Happy Nobel Prize Week


This is the week where the Nobel Prizes are announced in Sweden every year.  The Nobel Prizes are given for Medicine/Physiology, Chemistry, Physics, Literature, Economics, and Peace to commemorate significant achievement in these areas of human pursuit.  The prizes are funded by a fortune left behind by Alfred Nobel, the inventor of dynamite.  Many prizes have been given for questionable discoveries (there are some real doozies in the early twentieth century with regards to Physics and numerous Peace prizes have been questioned), but the majority represent significant achievements for mankind.

The gentleman pictured above, Julius Wagner-Jauregg, received the prize in 1927 in Medicine, for what I feel is the most impressive feat.  The official citation for the award is as follows, “for his discovery of the therapeutic value of malaria inoculation in the treatment of dementia paralytica.”  You have to know that dementia paralytica is an old term for tertiary syphilis, or neurosyphilis.  Yes, Wagner-Jauregg won the prize for treating syphilis by giving the patient another disease malaria.  As is said in the presentation speech, “one  must expel evil with evil.”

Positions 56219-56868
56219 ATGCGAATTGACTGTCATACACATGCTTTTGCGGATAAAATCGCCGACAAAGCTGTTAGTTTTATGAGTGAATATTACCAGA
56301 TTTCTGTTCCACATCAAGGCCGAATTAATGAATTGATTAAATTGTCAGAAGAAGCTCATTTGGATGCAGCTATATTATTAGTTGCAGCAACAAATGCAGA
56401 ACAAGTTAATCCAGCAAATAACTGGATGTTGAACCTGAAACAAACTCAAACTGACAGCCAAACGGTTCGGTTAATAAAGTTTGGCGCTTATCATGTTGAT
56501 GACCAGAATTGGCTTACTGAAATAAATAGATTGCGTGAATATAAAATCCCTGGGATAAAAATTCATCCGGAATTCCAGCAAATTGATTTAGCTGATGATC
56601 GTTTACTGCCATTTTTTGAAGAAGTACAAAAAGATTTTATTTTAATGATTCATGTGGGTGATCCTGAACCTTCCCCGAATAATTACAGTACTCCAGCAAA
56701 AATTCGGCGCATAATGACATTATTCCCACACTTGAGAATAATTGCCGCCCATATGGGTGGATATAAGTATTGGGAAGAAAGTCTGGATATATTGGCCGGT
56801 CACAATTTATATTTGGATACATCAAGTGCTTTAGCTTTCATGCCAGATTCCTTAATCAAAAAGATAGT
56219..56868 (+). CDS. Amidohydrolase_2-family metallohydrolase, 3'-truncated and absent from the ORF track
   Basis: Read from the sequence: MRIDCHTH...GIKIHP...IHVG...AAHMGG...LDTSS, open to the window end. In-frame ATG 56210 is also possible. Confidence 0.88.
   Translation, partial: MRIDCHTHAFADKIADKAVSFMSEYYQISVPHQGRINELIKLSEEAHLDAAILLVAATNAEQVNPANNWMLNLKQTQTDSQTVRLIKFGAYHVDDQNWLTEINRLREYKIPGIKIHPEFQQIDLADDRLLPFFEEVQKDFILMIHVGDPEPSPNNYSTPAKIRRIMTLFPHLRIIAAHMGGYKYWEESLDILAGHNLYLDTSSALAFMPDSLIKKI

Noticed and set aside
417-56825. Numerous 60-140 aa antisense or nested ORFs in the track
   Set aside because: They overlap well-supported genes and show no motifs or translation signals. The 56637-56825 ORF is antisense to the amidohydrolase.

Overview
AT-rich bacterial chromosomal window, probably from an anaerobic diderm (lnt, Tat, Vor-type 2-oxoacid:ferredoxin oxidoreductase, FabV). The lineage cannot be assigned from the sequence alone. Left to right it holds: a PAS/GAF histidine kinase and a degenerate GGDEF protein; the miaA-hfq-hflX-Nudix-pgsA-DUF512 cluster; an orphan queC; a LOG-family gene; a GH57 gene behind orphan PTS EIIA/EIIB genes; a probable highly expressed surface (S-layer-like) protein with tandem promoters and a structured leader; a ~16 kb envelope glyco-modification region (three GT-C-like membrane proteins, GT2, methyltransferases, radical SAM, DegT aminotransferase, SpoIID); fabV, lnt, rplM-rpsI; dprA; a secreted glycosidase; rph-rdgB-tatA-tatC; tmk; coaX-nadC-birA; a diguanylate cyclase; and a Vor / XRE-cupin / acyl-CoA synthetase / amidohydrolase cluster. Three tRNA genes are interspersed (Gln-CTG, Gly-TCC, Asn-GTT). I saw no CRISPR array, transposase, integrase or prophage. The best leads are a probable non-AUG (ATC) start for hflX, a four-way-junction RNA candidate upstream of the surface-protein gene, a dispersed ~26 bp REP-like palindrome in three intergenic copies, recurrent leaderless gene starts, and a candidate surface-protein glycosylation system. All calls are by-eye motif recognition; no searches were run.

It is hard for us to imagine why this idea would even make sense, but we don’t live in the world of 1927 (and before).  Syphilis came in Europe most likely as a passenger aboard Columbus’s return voyages, an unwelcome side effect of his sailors’ liberties with the natives of the Americas (The Columbian Origin Theory) and burned through Europe from then on.  Even in the early twentieth century there was no completely effective or safe treatment available, only organo-arsenic compounds that were toxic and difficult to dose correctly.  The idea of treating syphilis with malaria was born out of the twin facts that high fevers were caused by malaria (and deadly to syphilis) and that malaria was treatable.  It seems weird to us, but to the people of the time suffering through the agony of malaria was preferable to untreatable syphilis.  One has to wonder what types of solutions we will develop to treat the increasing incidence of drug-resistant STI now?